Franco-Irish Literary Festival ends on Hopeful Note


"Love and Hurt" the themes of this years festival

For the fourteenth time, the Franco-Irish Literary Festival took place over the weekend in Dublin. While hosting a festival involving two – or often more – languages may appear to the naked eye to be slightly infeasible, this has never stopped the organisers or those with an enthusiasm for the literary wealth of both Ireland and France.

For some years now, it has been a feature of the festival to broaden the scope and invite writers from other countries to the festival and this year, the line-up included writers from Germany, the Czech Republic and Romania, as well as from Ireland and France.

Amongst the better-known literary figures from Ireland were poet Dermot Bolger and Mia Gallagher, while the line-up from the French side includes late-bloomer Bernard du Boucheron (who won the Grand Prix du Roman de l’Académie Française for his first novel at the age of 76), Prix Goncour winner Gilles Leroy and cinema-critic-turned-novelist Hélène Frappat.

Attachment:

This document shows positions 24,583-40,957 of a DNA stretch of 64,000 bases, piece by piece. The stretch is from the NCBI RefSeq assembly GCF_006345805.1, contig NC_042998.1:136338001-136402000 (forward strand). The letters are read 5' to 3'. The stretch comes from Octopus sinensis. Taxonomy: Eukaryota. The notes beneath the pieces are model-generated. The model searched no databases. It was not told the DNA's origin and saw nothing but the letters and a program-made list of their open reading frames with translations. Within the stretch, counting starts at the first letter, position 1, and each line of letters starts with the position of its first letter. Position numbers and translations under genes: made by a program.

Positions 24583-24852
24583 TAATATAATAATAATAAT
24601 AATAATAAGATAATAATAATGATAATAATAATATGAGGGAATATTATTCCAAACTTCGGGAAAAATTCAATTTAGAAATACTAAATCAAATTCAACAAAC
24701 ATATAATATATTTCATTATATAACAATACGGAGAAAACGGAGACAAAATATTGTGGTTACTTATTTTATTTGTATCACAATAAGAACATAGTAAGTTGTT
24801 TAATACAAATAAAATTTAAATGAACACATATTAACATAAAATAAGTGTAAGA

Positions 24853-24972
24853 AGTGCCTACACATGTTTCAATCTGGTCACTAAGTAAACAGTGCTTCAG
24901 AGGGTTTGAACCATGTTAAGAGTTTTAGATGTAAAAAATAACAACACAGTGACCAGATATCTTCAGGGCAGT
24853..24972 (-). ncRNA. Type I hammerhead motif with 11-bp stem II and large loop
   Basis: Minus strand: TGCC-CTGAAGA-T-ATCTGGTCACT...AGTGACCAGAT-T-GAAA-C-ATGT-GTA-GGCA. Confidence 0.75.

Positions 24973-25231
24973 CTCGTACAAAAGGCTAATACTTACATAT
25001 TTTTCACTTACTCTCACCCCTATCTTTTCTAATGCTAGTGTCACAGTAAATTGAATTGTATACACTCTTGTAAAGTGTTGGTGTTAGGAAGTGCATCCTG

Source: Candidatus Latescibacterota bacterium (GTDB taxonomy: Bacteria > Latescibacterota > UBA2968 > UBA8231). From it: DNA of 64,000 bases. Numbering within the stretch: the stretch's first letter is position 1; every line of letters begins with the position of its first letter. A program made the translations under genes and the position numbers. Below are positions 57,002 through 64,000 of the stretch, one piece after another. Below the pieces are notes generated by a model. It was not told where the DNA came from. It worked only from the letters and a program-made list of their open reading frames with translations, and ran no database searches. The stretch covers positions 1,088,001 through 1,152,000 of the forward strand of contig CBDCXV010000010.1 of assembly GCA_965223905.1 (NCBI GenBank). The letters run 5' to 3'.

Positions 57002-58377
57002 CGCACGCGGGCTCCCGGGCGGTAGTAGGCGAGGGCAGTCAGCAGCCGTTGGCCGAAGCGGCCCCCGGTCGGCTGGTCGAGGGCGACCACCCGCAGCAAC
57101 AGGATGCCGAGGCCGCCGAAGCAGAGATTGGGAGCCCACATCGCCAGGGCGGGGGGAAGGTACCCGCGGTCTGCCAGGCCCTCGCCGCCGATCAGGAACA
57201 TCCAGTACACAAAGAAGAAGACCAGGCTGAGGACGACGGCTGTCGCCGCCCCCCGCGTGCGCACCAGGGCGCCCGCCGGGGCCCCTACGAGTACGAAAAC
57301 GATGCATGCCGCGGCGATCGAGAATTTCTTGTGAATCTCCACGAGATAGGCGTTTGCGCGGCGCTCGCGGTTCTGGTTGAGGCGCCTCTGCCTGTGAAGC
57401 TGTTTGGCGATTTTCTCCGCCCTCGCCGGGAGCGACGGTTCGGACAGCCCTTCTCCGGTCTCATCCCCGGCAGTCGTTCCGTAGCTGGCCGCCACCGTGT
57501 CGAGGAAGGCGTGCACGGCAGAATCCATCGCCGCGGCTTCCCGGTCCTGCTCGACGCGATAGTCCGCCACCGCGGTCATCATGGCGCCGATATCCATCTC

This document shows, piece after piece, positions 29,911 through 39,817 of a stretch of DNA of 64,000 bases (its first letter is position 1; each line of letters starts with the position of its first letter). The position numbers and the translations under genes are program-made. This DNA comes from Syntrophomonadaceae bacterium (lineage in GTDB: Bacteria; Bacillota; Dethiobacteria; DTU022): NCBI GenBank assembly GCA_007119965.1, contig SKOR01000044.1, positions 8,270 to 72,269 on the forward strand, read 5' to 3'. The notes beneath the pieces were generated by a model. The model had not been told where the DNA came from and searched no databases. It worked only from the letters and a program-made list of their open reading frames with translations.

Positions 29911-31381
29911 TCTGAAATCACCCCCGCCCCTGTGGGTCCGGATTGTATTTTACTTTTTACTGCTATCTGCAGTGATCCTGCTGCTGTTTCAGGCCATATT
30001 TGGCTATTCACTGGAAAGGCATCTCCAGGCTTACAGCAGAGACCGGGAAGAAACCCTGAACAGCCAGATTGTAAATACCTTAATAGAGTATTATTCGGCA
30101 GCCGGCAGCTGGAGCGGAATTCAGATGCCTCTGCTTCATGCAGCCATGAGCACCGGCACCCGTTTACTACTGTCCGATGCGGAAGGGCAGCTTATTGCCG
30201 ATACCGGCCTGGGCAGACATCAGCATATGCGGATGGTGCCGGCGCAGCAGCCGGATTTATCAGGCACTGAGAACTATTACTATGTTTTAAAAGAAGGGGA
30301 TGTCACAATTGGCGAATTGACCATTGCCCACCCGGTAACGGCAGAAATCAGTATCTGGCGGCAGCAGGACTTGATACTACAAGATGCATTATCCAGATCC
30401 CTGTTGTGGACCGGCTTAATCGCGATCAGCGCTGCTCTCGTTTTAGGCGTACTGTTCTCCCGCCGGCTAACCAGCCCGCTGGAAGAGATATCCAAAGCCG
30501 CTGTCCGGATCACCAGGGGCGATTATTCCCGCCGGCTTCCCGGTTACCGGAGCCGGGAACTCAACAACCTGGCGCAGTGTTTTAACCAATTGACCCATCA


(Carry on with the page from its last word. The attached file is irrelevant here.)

“Love and Hurt” was the banner for this year’s event and the weekend of reading and discussion (all simultaneously interpreted into English or French) kicked off on Friday with an opening address from Tánaiste Eamon Gilmore and rounded up the evening with a Literary Brunch at the Alliance Française and a final discussion sounding a hopeful note entitled “Starting Anew” in the company of Bernard du Boucheron, Christine Dwyer Hickey, Gilles Leroy and Ailbhe Ní Ghearbhuigh.

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